Equal pay: we need to change our laws and our outlook

We’ve reached that time of year again when we can expect to read the latest on Australia’s gender pay gap. That is, the average gap or difference between men and women’s annual earnings.

Historically, early spring is when the Workplace Gender Equality Agency (WGEA) publishes its gap analysis and the closer this date is to the end of the previous financial year, the better.

This year it falls on 31 August. Last year, it was 4 September. The year before, 8 September.

While this is progress, the pace is glacial.

The fact remains that on average women are paid less than men. And it’s not because they work part time or in generally low pay industries – although that is a part of the wider problem - women are simply paid less than men in every industry for doing the same job.  Estimates suggest it will be another 50 years before men and women are truly paid equally.

Which of course is unlawful. It’s been unlawful since equal pay was legislated in 1972, more than 40 years ago.

While it might be tempting to leave this to Government to sort out – to enforce the laws that are already in place – our laws are hopelessly inadequate to bring about change.

To get the change we need, we need to change the laws and change our outlook.

As I have been talking to groups about the gender pay gap, I have come to learn that a lot of people do not think the problem applies to them.

Recent research conducted by Maurice Blackburn confirms this - people are aware of the gender pay gap in theory but they aren't aware of how it affects them in practice; women and men, blue and white collar workers.

Letting people know how the gender pay gap affects their pay potential is both our challenge and our opportunity. In my experience when people come to realise how it has affected their earning potential and that of their families it becomes a number one priority for them to fix, and when it becomes their number one priority to fix it becomes government’s number one priority to fix.

Let’s just remind ourselves of what occurs when there’s a gender pay gap. For a start, there’s obviously lower salaries for women, but also lower salaries for all workers in industries dominated by women. Then there’s the so-called ‘motherhood tax’ when women take on caring responsibilities – but at the same time men are not supported to share that load. And let’s not forget that all the above results in women not being able to contribute as much to their super and retiring with less giving rise to the new phenomenon of families facing homelessness at the end of their working lives.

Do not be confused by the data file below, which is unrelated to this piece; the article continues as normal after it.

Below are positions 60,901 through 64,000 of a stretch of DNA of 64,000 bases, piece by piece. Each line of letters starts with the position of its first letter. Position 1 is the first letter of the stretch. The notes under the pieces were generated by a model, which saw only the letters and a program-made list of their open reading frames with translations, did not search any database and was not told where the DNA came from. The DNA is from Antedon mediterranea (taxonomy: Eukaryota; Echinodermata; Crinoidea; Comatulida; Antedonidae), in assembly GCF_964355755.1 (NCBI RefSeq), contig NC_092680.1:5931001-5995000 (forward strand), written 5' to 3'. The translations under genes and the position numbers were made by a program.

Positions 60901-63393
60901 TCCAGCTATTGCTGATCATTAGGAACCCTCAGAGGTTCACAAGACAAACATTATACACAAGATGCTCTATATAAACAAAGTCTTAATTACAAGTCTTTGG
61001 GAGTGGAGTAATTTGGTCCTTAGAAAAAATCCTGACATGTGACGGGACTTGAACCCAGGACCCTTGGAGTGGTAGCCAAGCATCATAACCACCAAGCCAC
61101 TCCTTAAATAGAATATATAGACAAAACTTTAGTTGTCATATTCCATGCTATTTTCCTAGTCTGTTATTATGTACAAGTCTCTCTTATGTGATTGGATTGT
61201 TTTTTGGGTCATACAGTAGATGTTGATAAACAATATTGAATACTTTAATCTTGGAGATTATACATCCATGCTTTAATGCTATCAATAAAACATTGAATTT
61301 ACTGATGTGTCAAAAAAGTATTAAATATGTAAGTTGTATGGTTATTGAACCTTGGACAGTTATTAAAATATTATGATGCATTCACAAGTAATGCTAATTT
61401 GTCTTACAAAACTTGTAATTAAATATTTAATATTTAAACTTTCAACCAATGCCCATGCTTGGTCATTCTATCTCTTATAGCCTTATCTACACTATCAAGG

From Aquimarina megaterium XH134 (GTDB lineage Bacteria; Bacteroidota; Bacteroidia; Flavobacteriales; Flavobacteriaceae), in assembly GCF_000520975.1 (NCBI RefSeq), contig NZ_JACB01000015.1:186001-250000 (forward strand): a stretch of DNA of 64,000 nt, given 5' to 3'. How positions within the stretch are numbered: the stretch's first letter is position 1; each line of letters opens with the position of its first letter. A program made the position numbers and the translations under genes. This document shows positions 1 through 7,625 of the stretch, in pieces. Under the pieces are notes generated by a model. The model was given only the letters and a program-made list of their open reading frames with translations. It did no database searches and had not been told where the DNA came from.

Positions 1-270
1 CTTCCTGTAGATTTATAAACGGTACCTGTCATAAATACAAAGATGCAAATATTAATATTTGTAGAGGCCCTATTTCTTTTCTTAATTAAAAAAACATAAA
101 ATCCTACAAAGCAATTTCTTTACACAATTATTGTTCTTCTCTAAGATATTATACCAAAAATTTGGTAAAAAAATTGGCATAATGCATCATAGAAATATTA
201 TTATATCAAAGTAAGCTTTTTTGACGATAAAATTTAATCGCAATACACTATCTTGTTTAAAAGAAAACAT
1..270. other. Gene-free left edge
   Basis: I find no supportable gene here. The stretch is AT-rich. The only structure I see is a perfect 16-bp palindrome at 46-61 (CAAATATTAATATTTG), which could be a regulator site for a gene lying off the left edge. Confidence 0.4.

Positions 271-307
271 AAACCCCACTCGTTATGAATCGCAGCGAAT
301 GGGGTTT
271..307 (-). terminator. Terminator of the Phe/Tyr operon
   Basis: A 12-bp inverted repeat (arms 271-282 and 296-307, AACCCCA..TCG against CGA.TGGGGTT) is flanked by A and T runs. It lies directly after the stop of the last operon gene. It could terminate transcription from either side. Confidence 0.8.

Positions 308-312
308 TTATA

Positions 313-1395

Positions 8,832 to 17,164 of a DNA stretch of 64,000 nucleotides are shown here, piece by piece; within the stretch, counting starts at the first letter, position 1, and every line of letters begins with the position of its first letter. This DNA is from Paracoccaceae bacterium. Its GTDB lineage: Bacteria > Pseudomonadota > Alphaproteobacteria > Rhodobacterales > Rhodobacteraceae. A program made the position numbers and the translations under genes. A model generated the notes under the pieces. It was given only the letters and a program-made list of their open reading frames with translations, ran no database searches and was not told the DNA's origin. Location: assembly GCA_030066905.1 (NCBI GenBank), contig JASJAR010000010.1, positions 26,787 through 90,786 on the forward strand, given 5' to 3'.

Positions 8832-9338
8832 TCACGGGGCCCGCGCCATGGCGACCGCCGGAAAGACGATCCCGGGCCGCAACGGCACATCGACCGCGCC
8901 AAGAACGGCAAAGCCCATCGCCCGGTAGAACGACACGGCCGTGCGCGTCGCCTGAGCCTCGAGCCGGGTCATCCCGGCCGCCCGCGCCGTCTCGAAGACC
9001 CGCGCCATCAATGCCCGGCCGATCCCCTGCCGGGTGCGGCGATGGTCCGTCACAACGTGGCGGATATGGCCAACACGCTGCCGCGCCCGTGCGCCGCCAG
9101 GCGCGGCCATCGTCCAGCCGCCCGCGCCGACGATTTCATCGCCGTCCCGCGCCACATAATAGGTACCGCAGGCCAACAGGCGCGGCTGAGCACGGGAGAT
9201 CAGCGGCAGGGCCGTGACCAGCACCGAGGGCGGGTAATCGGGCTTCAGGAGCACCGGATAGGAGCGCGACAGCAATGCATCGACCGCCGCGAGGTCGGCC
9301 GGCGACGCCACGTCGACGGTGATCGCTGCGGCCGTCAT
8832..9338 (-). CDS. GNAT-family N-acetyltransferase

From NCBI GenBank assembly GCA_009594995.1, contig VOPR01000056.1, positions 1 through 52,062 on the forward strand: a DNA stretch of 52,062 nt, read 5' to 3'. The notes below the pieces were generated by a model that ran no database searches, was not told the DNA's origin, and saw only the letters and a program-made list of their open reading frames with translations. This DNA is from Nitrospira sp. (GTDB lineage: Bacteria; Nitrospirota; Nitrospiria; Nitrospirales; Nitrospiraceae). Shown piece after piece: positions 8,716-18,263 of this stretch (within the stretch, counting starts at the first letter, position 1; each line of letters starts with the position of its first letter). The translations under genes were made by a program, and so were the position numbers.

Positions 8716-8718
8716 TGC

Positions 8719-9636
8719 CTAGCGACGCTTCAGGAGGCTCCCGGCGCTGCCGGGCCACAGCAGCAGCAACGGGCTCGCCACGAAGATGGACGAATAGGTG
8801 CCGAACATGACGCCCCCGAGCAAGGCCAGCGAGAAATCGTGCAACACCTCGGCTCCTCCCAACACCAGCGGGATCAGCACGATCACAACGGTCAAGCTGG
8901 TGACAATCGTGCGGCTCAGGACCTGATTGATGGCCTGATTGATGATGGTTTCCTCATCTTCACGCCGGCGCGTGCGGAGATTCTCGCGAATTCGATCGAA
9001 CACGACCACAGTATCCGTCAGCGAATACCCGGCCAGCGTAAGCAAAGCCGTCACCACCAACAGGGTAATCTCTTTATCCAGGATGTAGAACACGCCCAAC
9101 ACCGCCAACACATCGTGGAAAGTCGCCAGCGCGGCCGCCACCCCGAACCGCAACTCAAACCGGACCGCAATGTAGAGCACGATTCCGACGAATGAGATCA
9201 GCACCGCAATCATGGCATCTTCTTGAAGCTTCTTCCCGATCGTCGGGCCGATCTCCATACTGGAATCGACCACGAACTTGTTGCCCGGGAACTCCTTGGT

Contrast this with the research that shows that those organisations that pay fairly, ensure their employees can achieve their pay potential and have a diverse and inclusive workplace culture are more successful, have higher rates of staff engagement and are more profitable. It goes without saying that replicating this across every workplace this would be of great benefit to the Australian economy.

So how do we solve this problem? It requires a multitude of responses; some legislative, some cultural, but all requiring leadership.

It also needs your buy-in. If you don’t like the kind of Australia that I have described above, you need to demand that men and women are paid equally and can thus achieve their pay potential.

We are seeing progress across the Tasman Sea. Through a tripartite agreement, New Zealand has established equal pay principles that is seeing governments and private sector employees take real action to deliver equal pay.

We already have gender pay audits in this country that have seen some progress, and a number of companies have placed diversity and inclusion at the centre of their strategic plans. We are also seeing some companies take a more serious approach at Board and Management level to the issue of equal pay.

We should adopt equal pay principles in Australia to take the next step to eliminate the gender pay gap. These principles are practical guidelines for use by all employers to reduce and eliminate gender inequities; they ensure employment and pay practices are free from the effects of bias and discrimination, make systems transparent and information accessible, unpaid work is understood and valued, interventions are sustainable and enduring and employees, their unions and employers work collaboratively to achieve mutually agreed outcomes.

Equal Pay Day should fall on July 1st, every year. Let’s make it happen well before 2068.

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Liberty Sanger

Maurice Blackburn Melbourne
Liberty Sanger is a Principal Lawyer and Board member at Maurice Blackburn Lawyers, and she leads our national personal injury compensation departments. Liberty is a qualified Law Institute of Victoria Personal Injury Accredited Specialist and she is recognised by the prestigious Doyles Guide as one ...

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